Does your dog look like he is spending his days on a couch always sleeping? Probably. While it may seem excessive from human nature, your doggy couch potato is just respecting his lifestyle and his needs. Dogs tend to spend the majority of their time snoozing (like 50 percent of their time), 30 percent of their time they tend to spend lying around, and 20 percent being active. However, the hours of dogs sleeping will depend on many factors.
Why Do Dogs Sleep So Much
What’s your dog doing right now? If he is not eating, he is probably sleeping. There is one thing common to every dog alive, and that’s that they sleep a lot. Actually, according to a research that AKC conducter dogs spend 12 to 14 hours of every day sleeping. Long story short, dogs are huge couch potatoes.
The truth is that dogs sleep a lot, more than humans do. However, the truth is that they also wake up more than we do. Humans sleep for hours in one run, while dogs sleep in lots of small bursts during the entire day and night.
When we humans sleep we spend around 25 percent of our sleep in REM sleep, while dogs tend to spend only about 10 percent of their sleep in the REM stage. That’s why they need to get this restorative sleep throughout the day. That being said, dogs are never labeled as ‘deep sleepers’, and they are more known as ‘flexible sleepers’ able to fall asleep whenever and wherever they want. However, they will always be able to wake up at when necessary, like when they hear a doorbell.
Why Dogs Snooze So Much
The amount of sleep in your dog will depend on diverse factors. Every factor has its own purpose and leads to specific sleeping habits and needs. How much sleep your dog needs will depend on the following factors:
- Your dog’s age and size
- Your dog’s breed
- Your dog’s health
- Life changes
Your Dog’s Age And Size
Dog’s spend around 12-to-14 hours of the day just sleeping. Puppies, just like babies need more sleep because they spend the majority of their time exhausting energy while exploring the world around them and while playing. Therefore, puppies may even sleep 18-20 hours a day. Just like babies.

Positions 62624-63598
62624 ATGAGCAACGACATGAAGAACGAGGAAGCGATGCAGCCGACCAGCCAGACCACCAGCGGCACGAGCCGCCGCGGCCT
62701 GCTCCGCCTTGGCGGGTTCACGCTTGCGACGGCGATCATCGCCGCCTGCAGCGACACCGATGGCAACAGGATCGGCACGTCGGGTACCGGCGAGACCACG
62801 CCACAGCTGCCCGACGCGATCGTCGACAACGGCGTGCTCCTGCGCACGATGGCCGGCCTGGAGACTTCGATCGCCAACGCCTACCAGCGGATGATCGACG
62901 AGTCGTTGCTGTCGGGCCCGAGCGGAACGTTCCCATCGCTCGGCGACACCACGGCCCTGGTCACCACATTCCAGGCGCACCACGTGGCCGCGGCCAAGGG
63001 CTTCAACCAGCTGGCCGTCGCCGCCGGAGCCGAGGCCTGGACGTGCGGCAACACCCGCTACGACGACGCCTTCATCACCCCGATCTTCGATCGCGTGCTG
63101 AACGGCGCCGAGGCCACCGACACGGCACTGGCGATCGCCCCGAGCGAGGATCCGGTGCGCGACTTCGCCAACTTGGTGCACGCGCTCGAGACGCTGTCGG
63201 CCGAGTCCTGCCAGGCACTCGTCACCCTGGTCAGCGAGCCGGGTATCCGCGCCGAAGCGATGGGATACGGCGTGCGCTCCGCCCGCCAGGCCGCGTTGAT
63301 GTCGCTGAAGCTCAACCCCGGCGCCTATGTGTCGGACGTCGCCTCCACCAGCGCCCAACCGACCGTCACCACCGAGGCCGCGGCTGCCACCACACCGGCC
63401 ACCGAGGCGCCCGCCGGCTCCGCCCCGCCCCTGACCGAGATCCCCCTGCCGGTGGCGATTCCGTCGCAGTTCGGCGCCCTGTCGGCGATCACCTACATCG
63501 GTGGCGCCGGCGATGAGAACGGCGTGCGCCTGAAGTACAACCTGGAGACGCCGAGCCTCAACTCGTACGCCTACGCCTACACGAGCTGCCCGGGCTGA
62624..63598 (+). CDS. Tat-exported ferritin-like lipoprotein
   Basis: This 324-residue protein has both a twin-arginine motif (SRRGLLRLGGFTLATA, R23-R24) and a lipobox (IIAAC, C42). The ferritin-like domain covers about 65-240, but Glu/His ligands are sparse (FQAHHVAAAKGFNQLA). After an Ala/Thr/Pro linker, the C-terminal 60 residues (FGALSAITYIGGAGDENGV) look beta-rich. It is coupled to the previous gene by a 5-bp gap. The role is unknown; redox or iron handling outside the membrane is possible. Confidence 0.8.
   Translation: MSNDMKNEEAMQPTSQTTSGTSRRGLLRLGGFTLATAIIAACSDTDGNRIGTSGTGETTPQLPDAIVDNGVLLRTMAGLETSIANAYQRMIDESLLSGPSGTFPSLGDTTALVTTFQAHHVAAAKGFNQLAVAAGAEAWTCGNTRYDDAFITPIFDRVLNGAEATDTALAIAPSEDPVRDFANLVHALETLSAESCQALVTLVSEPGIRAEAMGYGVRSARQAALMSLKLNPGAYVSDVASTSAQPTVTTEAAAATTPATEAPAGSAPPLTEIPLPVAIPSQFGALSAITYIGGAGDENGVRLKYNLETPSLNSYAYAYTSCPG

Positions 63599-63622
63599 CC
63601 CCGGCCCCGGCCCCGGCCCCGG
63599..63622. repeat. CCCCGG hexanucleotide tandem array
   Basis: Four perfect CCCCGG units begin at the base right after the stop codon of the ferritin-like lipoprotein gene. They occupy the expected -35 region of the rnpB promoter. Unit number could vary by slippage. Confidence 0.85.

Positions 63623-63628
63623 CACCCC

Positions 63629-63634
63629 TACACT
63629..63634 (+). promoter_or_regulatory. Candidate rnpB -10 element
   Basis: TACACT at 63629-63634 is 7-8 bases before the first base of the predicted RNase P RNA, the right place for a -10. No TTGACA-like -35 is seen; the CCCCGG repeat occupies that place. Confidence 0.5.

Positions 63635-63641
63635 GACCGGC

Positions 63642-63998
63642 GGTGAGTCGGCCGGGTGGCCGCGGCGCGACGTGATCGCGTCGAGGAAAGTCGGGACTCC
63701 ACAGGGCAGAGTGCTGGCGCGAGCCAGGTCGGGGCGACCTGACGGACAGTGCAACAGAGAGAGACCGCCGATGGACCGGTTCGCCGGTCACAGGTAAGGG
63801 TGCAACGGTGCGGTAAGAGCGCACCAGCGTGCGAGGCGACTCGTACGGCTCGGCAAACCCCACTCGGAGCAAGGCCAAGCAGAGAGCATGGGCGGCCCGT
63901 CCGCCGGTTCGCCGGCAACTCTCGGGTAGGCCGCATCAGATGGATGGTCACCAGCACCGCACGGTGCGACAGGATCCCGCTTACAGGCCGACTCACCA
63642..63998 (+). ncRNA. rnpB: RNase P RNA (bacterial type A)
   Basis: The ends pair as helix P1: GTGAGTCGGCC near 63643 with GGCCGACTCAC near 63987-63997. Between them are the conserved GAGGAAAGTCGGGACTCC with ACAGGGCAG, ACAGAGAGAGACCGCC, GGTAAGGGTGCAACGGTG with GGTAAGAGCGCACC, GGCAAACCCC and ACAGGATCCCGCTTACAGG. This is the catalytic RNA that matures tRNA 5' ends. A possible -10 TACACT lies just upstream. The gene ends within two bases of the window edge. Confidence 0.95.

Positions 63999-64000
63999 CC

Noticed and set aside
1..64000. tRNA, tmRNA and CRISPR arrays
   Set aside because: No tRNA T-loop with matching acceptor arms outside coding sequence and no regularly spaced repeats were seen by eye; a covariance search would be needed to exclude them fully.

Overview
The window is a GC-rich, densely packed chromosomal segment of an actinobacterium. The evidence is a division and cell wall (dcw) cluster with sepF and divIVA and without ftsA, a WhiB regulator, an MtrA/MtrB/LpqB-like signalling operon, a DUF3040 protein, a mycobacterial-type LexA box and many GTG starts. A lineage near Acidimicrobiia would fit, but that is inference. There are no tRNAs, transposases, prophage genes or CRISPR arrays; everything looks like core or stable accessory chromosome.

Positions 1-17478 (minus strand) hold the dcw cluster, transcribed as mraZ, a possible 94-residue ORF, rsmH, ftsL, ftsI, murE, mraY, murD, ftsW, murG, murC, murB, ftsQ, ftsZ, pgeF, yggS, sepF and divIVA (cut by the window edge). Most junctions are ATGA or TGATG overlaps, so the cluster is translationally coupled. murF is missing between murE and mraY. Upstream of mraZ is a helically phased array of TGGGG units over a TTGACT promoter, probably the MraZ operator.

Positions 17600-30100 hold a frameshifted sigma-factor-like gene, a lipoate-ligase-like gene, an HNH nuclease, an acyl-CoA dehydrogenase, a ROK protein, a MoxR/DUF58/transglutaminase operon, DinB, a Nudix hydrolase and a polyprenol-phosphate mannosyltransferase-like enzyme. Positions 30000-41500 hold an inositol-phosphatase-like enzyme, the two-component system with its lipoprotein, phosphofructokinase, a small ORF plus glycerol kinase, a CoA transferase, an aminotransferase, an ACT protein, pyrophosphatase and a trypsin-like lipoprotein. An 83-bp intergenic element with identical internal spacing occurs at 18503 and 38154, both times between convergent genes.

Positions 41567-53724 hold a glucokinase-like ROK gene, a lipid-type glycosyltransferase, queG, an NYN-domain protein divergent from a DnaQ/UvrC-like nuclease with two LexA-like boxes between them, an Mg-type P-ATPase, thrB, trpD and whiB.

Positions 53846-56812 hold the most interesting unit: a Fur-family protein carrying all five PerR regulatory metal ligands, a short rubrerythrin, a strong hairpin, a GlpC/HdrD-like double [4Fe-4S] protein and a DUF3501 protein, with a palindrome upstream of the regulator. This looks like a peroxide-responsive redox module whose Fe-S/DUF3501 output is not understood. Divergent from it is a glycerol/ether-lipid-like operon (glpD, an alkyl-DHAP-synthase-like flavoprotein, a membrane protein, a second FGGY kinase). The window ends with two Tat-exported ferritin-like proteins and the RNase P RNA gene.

Also, older dogs and dogs that are overweight may sleep longer. Yes, larger breeds are known for constant dozing.
Your Dog’s Breed
Larger dog breeds, such as Mastiffs, Pyrenees, and Newfoundlands – and even bigger dogs, need more sleep in general than their smaller counterparts. Long story short, how much sleep a dog needs often depends on what that dog was bred to do.
Working breeds are more likely to stay awake or to stay awake for a longer period, because of their job that requires their full attention. On the other hand, dogs that weren’t bred for a specific purpose lead a strong laid-back living style, meaning they sleep more.
Your Dog’s Health
If your dog sleeps more you shouldn’t be worried, because that’s a normal part of a dog’s routine. However, if you notice strong changes in dog’s sleeping habits or something just seems a little off, you might want to consult your veterinarian.
After all, excessive sleep can be connected to conditions such as diabetes, depression, and hypothyroidism. Don’t forget: we tend to sleep more when we don’t feel well, and the same goes for dogs as well.
Your Dog’s Activity Level
Your dog’s tendency to sleep may depend on the dog’s activity level. For example, working dogs spend the majority of their time being active every day. So, they have for a while high physical demands and intense mental challenges that require that they stay awake and alert.